Last updated on February 7, 2022
Reconstruction remains one of the most misunderstood periods in our nation’s history. Broadly, it was about the meaning of citizenship as African American enslaved people seized their freedom and the restoration of the former Confederate states to the Union. At the local or regional level within the American South, however, these broad issues played out very differently.
Dr. Steven Nash will examine these themes during an upcoming virtual presentation “Between Slavery and the Want of Railroads: Reconstruction in Western North Carolina.” Nash will discuss how Reconstruction unfolded in western North Carolina, a region with a smaller Black population, fraught wartime loyalties among whites, and a developing economy. Nash argues that a vibrant biracial Republican Party emerged in the mountains during Reconstruction and its opponents could only overcome it by violence and a renewed push for the mountain region’s integration into the broader national economy.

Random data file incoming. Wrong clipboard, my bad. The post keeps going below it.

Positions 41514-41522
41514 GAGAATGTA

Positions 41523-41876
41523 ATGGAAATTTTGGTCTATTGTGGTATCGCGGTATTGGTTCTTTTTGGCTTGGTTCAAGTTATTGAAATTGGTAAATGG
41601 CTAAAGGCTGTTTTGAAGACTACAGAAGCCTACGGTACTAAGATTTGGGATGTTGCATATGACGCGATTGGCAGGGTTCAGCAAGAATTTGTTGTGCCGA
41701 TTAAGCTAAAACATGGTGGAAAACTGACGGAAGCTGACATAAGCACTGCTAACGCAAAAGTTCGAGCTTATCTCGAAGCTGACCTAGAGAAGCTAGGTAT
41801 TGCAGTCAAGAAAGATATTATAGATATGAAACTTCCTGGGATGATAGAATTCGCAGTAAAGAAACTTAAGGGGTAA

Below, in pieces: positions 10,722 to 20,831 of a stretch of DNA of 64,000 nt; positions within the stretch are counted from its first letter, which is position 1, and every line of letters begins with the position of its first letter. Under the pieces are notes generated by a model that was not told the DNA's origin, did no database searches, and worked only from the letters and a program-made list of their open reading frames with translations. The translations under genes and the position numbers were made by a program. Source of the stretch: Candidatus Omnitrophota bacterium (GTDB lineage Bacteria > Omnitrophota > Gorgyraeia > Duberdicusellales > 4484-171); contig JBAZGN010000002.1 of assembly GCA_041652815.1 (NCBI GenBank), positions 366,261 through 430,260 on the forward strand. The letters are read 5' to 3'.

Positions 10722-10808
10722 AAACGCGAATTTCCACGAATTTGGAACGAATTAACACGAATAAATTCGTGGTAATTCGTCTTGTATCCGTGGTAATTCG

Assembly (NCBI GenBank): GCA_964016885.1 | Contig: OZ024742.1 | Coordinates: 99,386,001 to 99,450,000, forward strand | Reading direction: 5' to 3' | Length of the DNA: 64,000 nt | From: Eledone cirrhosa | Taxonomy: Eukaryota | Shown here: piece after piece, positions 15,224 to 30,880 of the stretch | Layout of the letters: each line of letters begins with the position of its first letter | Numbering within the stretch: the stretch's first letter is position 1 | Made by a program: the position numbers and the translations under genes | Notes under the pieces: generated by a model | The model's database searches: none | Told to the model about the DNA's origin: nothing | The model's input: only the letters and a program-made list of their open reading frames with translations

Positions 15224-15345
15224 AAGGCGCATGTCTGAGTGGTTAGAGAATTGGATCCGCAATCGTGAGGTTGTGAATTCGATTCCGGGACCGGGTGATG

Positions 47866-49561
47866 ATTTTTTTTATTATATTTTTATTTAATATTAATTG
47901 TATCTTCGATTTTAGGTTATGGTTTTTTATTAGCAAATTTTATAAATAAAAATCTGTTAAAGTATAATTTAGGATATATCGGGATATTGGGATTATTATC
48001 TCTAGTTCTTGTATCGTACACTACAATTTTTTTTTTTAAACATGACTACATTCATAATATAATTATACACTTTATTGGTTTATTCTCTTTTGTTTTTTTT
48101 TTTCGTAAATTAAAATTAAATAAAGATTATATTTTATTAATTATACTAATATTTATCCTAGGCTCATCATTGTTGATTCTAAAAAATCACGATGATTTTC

This virtual program hosted by the Western Office of the N.C. Department of Natural and Cultural Resources will be held on Thursday, Feb. 10 from 6:30-8 p.m. To register and attend via Zoom, click this registration link. If you have questions, please call (828) 250-3105, email email@example.com, or visit https://www.ncdcr.gov/about/history/western-office.
Dr. Steven Nash is an Associate Professor of History at East Tennessee State University. He earned his master’s degree in history from Western Carolina University in 2001 and his PhD from the University of Georgia in 2009. He is the author of Reconstruction’s Ragged Edge: The Politics of Postwar Life in the Mountain South (2016), which received the Weatherford Award for Nonfiction from Berea College and the Appalachian Studies Association. He also serves as president of the Mountain History and Culture Group, a non-profit support group for the Zebulon B. Vance Birthplace State Historic Site in Weaverville, North Carolina.